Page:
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Applied and Environmental Soil Science
Volume 2013, Article ID 938703, 6 pages
Research Article

Distribution and Fractional Composition of Petroleum Hydrocarbons in Roadside Soils

1Kharkiv National Automobile and Highway University, 25 Petrovskoho street, 61002 Kharkiv, Ukraine
2Brandenburg University of Technology at Cottbus, Central Analytical Laboratory, Konrad-Wachsmann-Allee 6, 03046 Cottbus, Germany

Received 23 May 2013; Revised 3 September 2013; Accepted 3 September 2013

Academic Editor: Marco Trevisan

Copyright © 2013 Larysa Mykhailova et al. This is an open access article distributed under the Creative Commons Attribution License, which permits unrestricted use, distribution, and reproduction in any medium, provided the original work is properly cited.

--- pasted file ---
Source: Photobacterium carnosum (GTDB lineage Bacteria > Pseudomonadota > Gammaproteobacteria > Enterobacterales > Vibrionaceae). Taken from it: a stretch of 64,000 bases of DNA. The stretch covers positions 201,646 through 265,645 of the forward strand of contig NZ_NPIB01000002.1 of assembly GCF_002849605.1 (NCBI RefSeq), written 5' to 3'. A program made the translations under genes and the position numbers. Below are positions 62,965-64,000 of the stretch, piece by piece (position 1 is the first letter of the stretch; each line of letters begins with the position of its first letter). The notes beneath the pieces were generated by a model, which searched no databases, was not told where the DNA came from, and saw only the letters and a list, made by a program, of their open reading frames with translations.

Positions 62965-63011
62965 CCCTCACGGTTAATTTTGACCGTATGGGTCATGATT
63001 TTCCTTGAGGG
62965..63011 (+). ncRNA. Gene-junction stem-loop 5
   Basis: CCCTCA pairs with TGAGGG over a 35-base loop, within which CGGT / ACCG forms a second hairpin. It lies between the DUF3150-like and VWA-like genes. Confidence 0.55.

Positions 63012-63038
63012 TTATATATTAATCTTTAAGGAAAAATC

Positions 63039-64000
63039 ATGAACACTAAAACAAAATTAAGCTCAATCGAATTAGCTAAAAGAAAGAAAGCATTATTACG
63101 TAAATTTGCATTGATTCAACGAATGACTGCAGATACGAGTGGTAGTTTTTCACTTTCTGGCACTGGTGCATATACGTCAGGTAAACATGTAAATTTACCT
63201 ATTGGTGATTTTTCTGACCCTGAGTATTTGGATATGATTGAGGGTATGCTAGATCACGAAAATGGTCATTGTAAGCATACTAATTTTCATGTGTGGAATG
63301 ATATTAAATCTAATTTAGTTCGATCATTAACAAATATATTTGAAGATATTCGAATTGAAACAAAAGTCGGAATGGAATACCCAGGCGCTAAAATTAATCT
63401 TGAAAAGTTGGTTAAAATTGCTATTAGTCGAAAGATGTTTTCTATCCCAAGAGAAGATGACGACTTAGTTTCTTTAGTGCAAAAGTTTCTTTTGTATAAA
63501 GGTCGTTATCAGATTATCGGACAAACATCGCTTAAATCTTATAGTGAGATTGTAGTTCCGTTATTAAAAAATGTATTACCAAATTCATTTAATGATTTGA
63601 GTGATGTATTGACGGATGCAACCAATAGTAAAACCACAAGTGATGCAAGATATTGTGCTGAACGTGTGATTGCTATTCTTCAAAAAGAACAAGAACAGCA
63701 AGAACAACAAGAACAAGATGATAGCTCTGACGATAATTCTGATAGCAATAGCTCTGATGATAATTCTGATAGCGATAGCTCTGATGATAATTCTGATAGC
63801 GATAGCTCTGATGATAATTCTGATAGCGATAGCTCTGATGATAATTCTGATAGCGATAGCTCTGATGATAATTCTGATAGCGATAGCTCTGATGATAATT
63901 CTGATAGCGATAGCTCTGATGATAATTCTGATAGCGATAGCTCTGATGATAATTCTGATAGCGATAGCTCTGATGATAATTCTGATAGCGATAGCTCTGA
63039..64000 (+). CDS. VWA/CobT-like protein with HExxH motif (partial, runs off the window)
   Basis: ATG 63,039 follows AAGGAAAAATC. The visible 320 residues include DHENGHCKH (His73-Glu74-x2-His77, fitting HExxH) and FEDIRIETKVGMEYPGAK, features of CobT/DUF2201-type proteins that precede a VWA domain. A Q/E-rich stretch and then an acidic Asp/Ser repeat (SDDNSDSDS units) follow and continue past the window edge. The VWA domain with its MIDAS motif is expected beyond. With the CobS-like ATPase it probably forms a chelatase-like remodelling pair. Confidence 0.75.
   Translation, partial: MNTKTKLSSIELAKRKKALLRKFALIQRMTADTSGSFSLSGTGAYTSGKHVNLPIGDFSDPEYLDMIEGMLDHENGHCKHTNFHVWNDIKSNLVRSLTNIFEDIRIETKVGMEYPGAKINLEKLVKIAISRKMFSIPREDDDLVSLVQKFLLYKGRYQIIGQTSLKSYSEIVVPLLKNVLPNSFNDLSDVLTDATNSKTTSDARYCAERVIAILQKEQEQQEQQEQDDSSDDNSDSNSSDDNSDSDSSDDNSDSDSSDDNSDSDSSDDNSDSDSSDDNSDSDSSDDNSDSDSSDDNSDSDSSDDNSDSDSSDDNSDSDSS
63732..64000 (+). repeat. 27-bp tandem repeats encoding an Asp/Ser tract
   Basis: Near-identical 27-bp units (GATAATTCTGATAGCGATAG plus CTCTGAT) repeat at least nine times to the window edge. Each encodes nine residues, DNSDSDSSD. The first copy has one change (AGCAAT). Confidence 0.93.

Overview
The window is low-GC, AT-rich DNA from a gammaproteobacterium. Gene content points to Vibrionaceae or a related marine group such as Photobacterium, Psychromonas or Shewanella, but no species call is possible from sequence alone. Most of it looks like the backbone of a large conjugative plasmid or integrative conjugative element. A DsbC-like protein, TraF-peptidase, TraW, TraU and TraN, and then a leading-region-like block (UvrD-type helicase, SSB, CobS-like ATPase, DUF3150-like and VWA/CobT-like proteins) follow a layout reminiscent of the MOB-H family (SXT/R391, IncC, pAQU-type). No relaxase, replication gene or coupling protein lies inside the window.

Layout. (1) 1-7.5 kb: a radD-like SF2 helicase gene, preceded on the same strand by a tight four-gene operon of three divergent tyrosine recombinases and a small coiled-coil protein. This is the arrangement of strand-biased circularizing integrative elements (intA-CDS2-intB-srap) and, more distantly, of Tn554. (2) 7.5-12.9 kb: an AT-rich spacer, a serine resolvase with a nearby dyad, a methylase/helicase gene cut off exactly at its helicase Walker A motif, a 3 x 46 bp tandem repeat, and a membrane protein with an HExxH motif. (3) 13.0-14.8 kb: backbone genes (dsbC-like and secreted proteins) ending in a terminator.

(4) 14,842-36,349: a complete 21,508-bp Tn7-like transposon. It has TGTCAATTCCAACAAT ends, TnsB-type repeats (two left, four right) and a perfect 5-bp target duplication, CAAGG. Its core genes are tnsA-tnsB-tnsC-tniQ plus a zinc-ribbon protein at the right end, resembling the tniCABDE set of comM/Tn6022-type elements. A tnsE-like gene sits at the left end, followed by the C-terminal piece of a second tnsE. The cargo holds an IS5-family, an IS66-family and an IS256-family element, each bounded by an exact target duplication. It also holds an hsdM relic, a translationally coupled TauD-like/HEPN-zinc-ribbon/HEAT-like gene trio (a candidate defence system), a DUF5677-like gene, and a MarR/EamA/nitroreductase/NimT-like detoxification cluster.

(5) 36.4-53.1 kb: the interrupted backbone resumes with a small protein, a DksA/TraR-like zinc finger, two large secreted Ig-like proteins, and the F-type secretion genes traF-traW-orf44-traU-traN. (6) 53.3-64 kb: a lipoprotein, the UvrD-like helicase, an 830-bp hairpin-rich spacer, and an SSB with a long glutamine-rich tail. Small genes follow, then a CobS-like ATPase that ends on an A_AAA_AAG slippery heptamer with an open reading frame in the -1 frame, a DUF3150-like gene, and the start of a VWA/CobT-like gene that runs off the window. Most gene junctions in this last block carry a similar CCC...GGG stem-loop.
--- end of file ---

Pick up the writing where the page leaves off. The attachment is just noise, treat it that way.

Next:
Total petroleum hydrocarbon (TPH) concentrations and their fractional composition (medium fraction: n-alkane chain-length C15 to C27, heavy fraction: >C27) were determined at distances from 1 to 60 m from roads and at soil depths from 0.5 to 15 cm. The traffic intensities were up to 25000 vehicles per day. Soil TPH concentrations were highest within 15 m distance (665 and 3198 mg kg−1 at the windward and leeward sides, resp.), followed by a rapid drop to background values beyond (196 and 115 mg kg−1 in 60 m distance at the windward and leeward sides, resp.). The data variability was lowest at distances of 1 m and highest within tree plantations at distances of 15 m from the road. The TPH concentrations decreased with depth but were significantly higher than the background at all depths investigated. A principal component analysis revealed a positive relation between the medium-to-heavy fraction ratio and soil depth. A fractional differentiation of hydrocarbons with distance from road was not observed. It was concluded that the assessment of the potential of hydrocarbons to translocate, accumulate, or degrade in soil necessitates their subdivision into fractions based on their physicochemical and metabolic properties.